While the results of a Gallup poll last week shouldn’t give any sitting member of Congress great cause for optimism, they do affirm a pervasive feature of the American political zeitgeist: It’s easier to hate everyone else’s Congressional delegates than it is to hate your own.
While the poll indicates few incumbent Congressmen seeking to hold on to their seats should feel safe in 2014, it does reveal that people have an innate tendency to sympathize with their own elected leaders’ shortcomings more than the shortcomings of elected officials hailing from other States.
According to Gallup’s annual “Mood of the Nation” poll, 46 of Americans said they will vote for their Congressional incumbents again — and that’s a record low. But it’s still a more favorable approval rating than Americans have for Congress as a whole: Only 17 percent of those questioned said that “most members of Congress” should be re-elected.
From the summary:
The legendary Speaker of the House Tip O’Neill famously coined the phrase “all politics is local,” a dictum that guided his Democratic majorities against Republican electoral waves in the 1980s. More generally, the saying describes the local versus national phenomenon that also occurs when the public is asked about such things as healthcare, education, and crime. But now that adage rings less true as voters see their own U.S. representative in the same way that they see most other members of Congress — as not deserving re-election.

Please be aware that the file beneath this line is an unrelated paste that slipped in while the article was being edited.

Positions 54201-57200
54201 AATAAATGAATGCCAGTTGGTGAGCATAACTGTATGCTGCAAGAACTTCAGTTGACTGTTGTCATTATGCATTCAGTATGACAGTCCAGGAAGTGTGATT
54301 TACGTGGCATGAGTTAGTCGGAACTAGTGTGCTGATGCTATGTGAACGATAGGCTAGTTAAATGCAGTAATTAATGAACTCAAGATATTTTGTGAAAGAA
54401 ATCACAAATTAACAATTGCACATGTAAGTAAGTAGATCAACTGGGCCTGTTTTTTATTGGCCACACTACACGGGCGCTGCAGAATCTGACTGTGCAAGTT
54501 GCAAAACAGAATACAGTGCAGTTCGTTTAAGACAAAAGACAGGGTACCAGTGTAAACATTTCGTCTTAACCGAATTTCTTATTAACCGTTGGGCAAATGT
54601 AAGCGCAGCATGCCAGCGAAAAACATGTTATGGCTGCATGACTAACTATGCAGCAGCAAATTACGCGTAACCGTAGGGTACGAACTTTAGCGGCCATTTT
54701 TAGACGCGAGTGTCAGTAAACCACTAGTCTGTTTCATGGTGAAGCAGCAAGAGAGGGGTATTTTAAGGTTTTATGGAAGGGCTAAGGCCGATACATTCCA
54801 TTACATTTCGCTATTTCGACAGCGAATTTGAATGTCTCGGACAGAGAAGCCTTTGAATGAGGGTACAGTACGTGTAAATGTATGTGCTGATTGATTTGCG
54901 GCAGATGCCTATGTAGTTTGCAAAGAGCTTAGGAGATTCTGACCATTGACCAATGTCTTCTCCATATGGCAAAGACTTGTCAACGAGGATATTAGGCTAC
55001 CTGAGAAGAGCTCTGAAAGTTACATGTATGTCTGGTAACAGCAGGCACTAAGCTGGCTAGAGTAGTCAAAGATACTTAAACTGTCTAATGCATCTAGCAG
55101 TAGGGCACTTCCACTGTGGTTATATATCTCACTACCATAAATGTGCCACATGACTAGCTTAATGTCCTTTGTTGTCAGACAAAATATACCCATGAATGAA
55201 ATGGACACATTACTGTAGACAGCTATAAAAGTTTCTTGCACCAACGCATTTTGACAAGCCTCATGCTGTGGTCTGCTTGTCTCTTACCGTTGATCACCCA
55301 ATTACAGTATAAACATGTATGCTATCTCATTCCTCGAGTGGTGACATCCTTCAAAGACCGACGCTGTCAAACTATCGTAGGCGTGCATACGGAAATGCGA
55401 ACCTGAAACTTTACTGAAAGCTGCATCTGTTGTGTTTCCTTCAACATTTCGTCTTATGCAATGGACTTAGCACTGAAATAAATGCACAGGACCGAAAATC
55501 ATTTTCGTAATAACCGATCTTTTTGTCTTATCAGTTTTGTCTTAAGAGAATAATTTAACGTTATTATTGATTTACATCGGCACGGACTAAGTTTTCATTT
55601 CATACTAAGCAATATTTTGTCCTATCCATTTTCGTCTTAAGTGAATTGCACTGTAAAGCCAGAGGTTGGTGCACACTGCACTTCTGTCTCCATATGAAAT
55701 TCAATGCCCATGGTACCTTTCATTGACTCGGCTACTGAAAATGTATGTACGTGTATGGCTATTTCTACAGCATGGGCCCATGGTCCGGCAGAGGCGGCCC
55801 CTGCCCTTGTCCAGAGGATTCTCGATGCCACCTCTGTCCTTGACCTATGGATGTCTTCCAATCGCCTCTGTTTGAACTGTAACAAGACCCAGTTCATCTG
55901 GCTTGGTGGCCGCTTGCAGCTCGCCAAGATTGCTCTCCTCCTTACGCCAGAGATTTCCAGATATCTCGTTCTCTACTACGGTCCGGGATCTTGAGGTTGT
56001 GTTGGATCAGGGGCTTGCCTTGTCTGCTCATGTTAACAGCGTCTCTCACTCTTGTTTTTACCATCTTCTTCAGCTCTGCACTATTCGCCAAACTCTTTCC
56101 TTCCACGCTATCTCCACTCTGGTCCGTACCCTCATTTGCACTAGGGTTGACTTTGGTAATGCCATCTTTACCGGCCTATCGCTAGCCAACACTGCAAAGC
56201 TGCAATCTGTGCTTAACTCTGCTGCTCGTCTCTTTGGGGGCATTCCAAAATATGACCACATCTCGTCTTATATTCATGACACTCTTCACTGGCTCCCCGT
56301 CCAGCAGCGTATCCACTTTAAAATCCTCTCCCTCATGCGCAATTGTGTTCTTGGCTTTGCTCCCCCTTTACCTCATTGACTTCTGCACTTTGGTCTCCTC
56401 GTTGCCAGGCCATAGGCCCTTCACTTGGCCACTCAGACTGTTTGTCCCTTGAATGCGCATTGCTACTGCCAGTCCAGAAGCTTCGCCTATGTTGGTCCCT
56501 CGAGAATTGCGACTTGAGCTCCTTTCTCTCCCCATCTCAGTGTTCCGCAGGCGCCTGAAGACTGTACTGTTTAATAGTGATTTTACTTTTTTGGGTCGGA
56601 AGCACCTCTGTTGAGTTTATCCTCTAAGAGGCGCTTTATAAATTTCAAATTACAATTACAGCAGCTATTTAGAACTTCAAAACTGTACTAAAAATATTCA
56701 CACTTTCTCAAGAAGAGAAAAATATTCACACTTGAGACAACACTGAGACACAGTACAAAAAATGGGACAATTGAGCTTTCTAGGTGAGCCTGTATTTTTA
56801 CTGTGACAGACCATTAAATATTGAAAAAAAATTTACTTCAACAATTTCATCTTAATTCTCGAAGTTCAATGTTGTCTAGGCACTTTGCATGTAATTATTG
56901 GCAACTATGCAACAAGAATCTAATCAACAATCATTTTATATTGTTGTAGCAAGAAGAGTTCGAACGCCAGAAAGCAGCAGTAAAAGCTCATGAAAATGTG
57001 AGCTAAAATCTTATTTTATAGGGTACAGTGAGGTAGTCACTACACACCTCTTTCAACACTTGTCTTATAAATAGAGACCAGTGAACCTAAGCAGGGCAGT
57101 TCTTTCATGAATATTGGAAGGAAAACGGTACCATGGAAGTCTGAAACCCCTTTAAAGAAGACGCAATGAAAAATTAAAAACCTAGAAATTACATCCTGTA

Relative to previous polls, that’s true. But local sympathies still win out over generalizations. With the gap in public opinion closing in, however, 2014 could be a tumultuous election in which some incumbents defy expectations by surviving brutal campaigns, while others fall to insurgents from both sides of the political spectrum who promise not to repeat the mistakes of their predecessors.
“Typically, results like these have presaged significant turnover in Congress, such as in 1994, 2006, and 2010,” Gallup observes. “So Congress could be headed for a major shake-up in its membership this fall. However, unlike those three years, when one party controlled both houses of Congress, the beneficiary of the anti-incumbent sentiment is not clear in the current situation, in which one party controls the House and the other, the Senate.”
Whatever the outcome, expect most of the real turnover to occur in the primaries, when partisan voters get their chance to exact righteous vengeance by ousting the incumbents and replacing them with newcomers who’ve risen within the same political party.